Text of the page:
Johnny Carson was blindsided by the news that Rivers accepted the job at Fox. After hearing the news about Rivers, Carson subsequently refused her phone calls, had her banned from The Tonight Show, and never spoke to Rivers again. Joan Rivers was deeply hurt by this as she said Carson was like a father figure to her.

The show unfortunately did not achieve success. The show failed in the ratings and soon stations refused to carry the show. The show was canceled in May of 1987, less than a year after its debut.

The Chevy Chase Show

The Chevy Chase Show aired on Fox from September – October 1993 before being canceled. Chevy Chase was a major movie star during the 1980s and at one time was even deemed the heir to The Tonight Show when Carson retired. When Chevy was offered his own late-night talk show by Fox in 1993, many didn’t expect it to be the failure it would soon become. Lasting for just over a month, the show would go on to become infamous for being one of the worst talk show failures of all time.

The show lacked in style, with an odd set that included a fish tank behind Chevy’s desk. Chase lacked interviewing skills, and bits for the show just simply fell flat. The debut episode included an awkward dance on stage with Goldie Hawn that just reeked of a show lacking direction and ideas. Chevy would later comment on the show, “I would never do it again. What I wanted had a whole different feel to it, much darker and more improv. But we never got there.”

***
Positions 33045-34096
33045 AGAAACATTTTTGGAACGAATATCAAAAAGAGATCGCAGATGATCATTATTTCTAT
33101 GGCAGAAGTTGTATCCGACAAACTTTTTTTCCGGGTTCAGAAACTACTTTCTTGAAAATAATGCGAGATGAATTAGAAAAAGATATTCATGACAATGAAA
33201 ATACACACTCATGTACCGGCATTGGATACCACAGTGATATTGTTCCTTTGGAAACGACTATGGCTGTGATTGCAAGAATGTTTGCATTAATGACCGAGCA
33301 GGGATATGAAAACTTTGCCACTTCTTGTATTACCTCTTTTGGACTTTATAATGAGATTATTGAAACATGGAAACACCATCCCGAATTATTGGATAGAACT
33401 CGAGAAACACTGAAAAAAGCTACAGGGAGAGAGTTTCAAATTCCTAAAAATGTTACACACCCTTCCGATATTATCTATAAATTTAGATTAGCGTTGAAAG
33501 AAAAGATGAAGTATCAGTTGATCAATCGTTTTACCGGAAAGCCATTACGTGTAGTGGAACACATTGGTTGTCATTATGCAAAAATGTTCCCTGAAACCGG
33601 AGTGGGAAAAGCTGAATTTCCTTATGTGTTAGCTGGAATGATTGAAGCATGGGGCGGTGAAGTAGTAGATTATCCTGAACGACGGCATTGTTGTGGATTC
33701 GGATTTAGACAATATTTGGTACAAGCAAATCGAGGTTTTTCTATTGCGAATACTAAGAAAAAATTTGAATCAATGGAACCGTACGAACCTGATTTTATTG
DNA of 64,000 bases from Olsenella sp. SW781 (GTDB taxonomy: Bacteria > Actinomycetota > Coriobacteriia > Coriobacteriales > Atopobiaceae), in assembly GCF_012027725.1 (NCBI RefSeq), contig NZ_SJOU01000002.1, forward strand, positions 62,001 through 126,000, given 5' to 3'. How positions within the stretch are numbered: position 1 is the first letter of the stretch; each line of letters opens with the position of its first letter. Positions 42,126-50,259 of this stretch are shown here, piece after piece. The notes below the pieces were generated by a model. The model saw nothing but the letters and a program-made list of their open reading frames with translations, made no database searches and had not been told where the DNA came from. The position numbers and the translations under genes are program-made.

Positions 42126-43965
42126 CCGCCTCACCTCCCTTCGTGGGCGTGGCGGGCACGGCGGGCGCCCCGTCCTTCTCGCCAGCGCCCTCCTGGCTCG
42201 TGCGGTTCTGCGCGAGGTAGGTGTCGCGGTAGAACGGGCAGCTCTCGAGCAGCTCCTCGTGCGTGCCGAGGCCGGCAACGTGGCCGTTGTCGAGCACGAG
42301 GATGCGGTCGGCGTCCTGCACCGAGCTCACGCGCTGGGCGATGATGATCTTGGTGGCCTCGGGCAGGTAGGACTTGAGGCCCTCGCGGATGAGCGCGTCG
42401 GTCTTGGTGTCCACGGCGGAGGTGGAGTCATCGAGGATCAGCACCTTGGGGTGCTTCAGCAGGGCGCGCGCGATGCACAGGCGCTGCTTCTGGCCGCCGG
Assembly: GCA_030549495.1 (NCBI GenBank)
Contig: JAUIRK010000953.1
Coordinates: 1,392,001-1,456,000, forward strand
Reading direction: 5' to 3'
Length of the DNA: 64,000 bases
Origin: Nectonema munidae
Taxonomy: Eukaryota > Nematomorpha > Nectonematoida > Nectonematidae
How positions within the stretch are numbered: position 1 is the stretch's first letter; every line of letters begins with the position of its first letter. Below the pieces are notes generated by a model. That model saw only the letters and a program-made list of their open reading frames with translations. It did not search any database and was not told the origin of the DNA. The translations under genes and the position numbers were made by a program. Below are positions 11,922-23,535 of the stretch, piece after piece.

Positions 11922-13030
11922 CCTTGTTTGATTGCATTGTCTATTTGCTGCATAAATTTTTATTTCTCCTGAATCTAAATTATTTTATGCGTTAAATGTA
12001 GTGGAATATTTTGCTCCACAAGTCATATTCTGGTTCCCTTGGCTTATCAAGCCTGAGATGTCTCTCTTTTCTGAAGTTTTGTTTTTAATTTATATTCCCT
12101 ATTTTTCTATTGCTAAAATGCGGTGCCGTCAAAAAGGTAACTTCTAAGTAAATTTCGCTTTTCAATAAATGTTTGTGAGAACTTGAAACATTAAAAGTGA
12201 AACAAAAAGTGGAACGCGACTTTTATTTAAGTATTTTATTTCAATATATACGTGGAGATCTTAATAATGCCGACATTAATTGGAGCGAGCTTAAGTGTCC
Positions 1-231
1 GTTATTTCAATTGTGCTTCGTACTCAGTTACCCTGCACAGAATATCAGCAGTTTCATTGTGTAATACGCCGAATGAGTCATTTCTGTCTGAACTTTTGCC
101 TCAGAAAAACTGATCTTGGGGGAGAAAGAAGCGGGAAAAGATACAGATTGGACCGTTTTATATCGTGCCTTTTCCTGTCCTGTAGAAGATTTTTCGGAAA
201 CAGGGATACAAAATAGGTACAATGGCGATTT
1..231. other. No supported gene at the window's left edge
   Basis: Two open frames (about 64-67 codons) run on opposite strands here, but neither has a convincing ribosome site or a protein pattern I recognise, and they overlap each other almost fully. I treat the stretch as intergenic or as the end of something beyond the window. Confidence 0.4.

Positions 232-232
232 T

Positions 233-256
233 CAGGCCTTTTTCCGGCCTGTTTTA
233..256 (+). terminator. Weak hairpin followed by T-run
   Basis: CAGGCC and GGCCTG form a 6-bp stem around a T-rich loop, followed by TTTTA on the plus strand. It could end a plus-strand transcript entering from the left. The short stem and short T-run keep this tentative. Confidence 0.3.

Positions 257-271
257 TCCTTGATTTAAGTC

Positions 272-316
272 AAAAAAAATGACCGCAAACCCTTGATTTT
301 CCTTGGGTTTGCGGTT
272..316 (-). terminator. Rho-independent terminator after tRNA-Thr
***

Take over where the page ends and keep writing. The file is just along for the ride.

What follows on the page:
The Howard Stern Show

After The Late Show Starring Joan Rivers failed and was canceled, Fox still wanted to compete in late-night. Fox brought in Howard Stern to film a pilot episode for the network. After the pilot episode, Fox and test audiences were not sold. So, Fox asked Howard Stern to film four more test episodes! Five total test episodes were filmed and shown to focus groups and test audiences.

Unfortunately for Stern, after the feedback from these audiences and Fox, the network ultimately decided to pull the plug on the show without even airing them. These shows were never released to the public but from further reading, it sounds like the show was very similar to the later Channel 9 show that Howard Stern starred in in the early ’90s.

These were five of the infamous failed talk shows in late-night history. Of these five shows, three of them aired on Fox and three of them all had connections to Howard Stern. Maybe Fox and Howard Stern were just not cut out for late-night.